An additional object is to provide a device capable of direct integration of the fingerprint pattern into the ink or writing substance during the actual handwritten signing process.

The primary advantage of the present invention over the prior art, involves verification of ones signature by combining their personal fingerprint pattern with their personal written signature. Authenticity is assured by enabling the device only upon detection of live skin tissue just prior to fingerprint detection. At this time, the detected finger ridge pattern is then projected by laser means onto a document or the like for a permanent record, immediately before and simultaneous to inscription of the users signature onto the aforementioned document. This superimposing combination provides a level of security previously unobtainable with dynamic or cryptographic type verification systems.

In the case of the latter system, U.S. Pat. No. 4,202,626 to Mayer, uses an optical lens to encode an account number along with the users signature. In a similar manner the cryptograph combines this account number superimposed with the signature for the purpose of checking authenticity. This is then to be used as an example on a preprinted document only. There exists no means for verification of the subject signature itself, while the account number can be easily decoded once the crypto method is compromised. This system contains many mechanical parts which will require routine maintenance and adjustment.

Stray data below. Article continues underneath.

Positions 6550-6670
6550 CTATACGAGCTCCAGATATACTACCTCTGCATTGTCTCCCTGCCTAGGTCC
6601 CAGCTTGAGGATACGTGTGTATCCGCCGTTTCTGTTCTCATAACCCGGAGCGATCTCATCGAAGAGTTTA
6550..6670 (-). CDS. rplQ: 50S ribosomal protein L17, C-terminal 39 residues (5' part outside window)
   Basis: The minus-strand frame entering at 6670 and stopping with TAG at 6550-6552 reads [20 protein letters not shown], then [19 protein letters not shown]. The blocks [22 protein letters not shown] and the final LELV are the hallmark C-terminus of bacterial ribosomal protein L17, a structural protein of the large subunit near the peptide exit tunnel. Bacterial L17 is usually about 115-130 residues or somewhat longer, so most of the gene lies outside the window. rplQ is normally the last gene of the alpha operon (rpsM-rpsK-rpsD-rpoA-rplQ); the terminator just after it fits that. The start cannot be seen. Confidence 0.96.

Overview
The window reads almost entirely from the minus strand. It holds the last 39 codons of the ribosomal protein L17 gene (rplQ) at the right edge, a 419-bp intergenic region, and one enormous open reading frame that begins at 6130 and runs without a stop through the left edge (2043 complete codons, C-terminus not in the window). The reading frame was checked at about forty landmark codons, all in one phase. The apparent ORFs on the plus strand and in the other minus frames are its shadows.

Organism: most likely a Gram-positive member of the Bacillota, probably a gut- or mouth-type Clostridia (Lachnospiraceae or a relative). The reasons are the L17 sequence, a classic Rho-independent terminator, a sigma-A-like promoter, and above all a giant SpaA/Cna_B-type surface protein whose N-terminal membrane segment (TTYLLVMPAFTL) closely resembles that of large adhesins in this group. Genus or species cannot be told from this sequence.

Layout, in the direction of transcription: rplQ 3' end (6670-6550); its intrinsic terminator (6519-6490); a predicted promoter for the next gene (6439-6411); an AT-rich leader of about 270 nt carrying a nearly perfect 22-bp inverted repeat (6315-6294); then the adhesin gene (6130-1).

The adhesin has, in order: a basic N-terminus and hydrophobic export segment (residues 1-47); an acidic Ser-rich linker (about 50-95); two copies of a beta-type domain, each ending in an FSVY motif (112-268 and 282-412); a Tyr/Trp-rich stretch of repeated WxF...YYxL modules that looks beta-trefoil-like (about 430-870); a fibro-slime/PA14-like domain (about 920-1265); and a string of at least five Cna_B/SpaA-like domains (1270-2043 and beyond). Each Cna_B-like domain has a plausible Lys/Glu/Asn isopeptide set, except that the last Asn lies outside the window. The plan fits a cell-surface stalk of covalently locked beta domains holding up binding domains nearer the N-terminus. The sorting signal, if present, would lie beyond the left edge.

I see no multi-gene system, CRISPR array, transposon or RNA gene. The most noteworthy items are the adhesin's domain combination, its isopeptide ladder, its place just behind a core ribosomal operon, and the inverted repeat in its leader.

In the case of dynamic signature verification reference is made to any in this class, which are distinguishable by using pressures, accelerations, velocities, derived from the users hand motion. These inherently variable parameters do not exhibit a high degree of accurancy, even under ideal conditions duplication can not be achieved. When these parameters are lowered one finds many erroneously validated signatures along with it. It is a principle advantage of this present invention to use one of man's most proven identification features, the fingerprint, along with his seal of approval, the signature.